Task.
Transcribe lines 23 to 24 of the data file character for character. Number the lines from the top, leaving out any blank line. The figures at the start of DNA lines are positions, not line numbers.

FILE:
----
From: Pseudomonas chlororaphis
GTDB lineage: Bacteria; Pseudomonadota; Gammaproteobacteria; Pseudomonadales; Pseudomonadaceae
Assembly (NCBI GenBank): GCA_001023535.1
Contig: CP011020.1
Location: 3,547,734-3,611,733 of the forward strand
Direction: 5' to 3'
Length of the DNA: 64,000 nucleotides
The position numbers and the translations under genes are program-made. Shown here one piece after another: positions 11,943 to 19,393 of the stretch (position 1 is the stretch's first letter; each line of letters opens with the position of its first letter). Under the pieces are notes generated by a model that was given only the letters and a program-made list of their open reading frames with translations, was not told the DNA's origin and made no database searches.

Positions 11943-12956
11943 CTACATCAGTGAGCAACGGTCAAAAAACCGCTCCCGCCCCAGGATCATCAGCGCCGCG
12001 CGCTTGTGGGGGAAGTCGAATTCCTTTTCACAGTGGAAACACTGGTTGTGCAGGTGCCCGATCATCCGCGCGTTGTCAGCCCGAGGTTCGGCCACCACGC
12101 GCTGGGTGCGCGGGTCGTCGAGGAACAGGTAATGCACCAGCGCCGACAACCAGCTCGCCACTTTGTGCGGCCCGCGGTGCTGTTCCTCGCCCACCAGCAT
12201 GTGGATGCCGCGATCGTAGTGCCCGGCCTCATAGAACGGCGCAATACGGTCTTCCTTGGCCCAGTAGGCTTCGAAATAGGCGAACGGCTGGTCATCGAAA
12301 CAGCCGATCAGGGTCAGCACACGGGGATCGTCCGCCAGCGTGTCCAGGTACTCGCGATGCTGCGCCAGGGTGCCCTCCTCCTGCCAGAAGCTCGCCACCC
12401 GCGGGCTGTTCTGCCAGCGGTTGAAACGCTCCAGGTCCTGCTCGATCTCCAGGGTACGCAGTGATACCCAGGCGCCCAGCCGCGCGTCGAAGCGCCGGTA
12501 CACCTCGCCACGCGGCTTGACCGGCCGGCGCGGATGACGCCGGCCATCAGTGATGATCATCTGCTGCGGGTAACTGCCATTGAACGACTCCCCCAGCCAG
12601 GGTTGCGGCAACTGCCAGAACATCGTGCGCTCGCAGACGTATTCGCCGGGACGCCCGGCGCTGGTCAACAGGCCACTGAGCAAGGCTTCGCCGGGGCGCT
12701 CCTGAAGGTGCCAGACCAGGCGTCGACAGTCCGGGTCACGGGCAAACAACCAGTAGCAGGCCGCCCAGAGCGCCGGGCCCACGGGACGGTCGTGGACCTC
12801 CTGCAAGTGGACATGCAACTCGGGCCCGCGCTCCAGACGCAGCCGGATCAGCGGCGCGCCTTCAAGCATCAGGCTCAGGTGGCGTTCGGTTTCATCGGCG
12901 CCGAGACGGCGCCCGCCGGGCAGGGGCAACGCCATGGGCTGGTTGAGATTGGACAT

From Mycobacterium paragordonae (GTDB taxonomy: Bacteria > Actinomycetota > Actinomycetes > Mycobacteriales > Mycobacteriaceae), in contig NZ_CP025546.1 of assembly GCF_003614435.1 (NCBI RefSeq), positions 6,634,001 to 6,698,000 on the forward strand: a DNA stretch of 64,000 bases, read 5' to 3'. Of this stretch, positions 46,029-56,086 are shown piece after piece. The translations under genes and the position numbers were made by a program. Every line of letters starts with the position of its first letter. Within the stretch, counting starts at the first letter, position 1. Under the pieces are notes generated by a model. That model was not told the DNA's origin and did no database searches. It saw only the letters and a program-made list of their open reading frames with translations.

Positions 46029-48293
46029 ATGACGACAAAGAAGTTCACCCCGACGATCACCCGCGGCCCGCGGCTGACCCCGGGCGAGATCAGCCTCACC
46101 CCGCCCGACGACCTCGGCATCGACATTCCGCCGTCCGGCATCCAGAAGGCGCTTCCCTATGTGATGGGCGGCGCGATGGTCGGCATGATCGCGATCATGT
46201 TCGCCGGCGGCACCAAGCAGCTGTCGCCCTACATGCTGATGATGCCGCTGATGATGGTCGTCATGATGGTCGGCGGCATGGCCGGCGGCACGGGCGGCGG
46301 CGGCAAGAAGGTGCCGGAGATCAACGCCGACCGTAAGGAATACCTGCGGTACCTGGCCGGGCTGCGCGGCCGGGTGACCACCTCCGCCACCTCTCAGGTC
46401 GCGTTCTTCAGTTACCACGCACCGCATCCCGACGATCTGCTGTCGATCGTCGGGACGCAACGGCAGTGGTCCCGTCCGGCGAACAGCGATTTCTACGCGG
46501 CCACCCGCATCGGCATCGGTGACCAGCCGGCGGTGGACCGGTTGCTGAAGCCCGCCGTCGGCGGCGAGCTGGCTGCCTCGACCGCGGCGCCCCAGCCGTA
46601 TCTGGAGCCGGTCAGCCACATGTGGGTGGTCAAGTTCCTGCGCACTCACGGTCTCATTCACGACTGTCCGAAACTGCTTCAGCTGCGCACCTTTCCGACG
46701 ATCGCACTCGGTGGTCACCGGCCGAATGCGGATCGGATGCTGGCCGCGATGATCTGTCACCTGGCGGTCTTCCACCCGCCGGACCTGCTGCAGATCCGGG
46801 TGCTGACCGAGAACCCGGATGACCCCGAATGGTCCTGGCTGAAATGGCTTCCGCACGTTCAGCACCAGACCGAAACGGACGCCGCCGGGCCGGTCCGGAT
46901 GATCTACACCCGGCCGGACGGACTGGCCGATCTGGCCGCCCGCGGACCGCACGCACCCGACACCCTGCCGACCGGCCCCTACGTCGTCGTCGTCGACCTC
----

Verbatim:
46029 ATGACGACAAAGAAGTTCACCCCGACGATCACCCGCGGCCCGCGGCTGACCCCGGGCGAGATCAGCCTCACC
46101 CCGCCCGACGACCTCGGCATCGACATTCCGCCGTCCGGCATCCAGAAGGCGCTTCCCTATGTGATGGGCGGCGCGATGGTCGGCATGATCGCGATCATGT